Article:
If you want to increase the pay for unskilled/low skilled laborers, then you need to stop importing hundreds of thousands to millions of unskilled or low skilled laborers into our society. Otherwise, you are vastly increasing the supply of unskilled laborer while keeping the demand the same. The result is always a reduction in the pay for unskilled/low skilled workers.

If you don’t like the minimum wage laws, then you are free to start your own business in Baltimore, negotiate the bureaucracy, and pay the unskilled people as much as you want to.

Cynthia Katsarelis

Philip, you seem to need a real education on what makes, and keeps people poor. Our church works with several downtown nonprofits that address general homelessness, hunger, homeless families, and homeless women. 30-40 percent of the homeless have jobs. Children are hungry in families where both parents work, some working two jobs. Those are living wage issues. And it doesn’t help that the GOP keeps cutting SNAP. Funding schools with property taxes insures inequality. Cutting Head Start programs didn’t help.

25 percent of adjunct college professors rely on assistance, medicaid or other, to get by. Tons of bank tellers, Wal-Mart, and fast food workers are on assistance of some sort because their wage doesn’t cover basic human needs. This means that taxpayers with decent jobs are SUBSIDIZING corporations to pay less than a living wage. How about better corporations, like Costco and Starbucks? They are doing fine. So the economy isn’t going to collapse if we eliminate corporate welfare and insist on a living wage, like the rest of our First World colleagues.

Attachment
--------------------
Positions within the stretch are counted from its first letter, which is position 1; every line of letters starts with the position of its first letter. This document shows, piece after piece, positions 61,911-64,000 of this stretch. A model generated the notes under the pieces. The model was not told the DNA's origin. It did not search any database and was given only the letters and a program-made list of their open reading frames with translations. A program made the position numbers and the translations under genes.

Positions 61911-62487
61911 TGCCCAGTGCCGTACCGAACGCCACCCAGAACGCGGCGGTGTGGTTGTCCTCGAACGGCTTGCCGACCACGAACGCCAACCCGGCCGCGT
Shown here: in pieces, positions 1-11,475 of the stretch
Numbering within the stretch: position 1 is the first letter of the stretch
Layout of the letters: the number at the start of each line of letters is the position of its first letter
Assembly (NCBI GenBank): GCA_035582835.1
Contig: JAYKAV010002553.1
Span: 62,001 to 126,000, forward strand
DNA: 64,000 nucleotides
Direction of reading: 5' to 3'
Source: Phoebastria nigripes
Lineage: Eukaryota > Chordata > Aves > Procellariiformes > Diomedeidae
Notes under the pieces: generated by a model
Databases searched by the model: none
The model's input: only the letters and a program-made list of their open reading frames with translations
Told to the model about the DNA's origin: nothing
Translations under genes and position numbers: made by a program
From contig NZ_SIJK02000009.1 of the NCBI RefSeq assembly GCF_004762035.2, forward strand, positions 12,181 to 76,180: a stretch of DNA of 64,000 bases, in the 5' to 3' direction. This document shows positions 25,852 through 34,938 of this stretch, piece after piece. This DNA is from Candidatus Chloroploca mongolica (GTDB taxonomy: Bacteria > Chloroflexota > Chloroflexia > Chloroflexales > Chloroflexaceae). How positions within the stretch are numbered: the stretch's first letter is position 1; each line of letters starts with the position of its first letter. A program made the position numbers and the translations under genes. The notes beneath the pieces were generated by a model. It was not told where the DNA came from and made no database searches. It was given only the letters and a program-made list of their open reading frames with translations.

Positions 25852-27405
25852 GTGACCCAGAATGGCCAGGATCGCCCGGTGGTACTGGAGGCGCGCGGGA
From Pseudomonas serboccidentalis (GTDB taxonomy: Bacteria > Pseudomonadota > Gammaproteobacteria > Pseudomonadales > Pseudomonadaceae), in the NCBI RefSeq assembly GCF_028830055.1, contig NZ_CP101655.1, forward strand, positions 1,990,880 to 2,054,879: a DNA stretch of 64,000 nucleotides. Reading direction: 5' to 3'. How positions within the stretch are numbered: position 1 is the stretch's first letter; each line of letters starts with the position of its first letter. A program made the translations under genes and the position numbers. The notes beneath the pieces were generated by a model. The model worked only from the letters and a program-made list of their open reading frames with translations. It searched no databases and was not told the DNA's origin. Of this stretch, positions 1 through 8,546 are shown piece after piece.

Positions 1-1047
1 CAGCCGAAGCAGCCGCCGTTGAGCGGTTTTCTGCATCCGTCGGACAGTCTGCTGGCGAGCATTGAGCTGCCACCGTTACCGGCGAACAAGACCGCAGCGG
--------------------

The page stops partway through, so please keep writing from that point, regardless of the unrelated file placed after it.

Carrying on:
The everyday problems and obstacles encountered by poor people would make your head spin. Compassion is in order, along with a reality check on the systems and culture that denigrates them further.

Philip Snyder

I bring up several issues – that all seem to exist in large cities that have been controlled by Democrats for a long time. What causes income inequality? I submit that policies and procedures that keep poor people poor (such as bad public schools with no way out for the poor and policies that reward indolence) and policies that protect civil servants from the consequences of bad behavior (such as public employee unions) all lead to more poverty and more bad behavior. Combine hopelessness (because there are no jobs and you know your education is a joke) with undue self-esteem (if you disrespect me, I must now punish you) and its resulting sense of entitlement (the world owed me something) with a police force that is unaccountable and where individual officers are protected by a blue wall of silence as well as a police union that will not allow bad actors to be disciplined) and you have a recipe for disaster – as you see in Baltimore.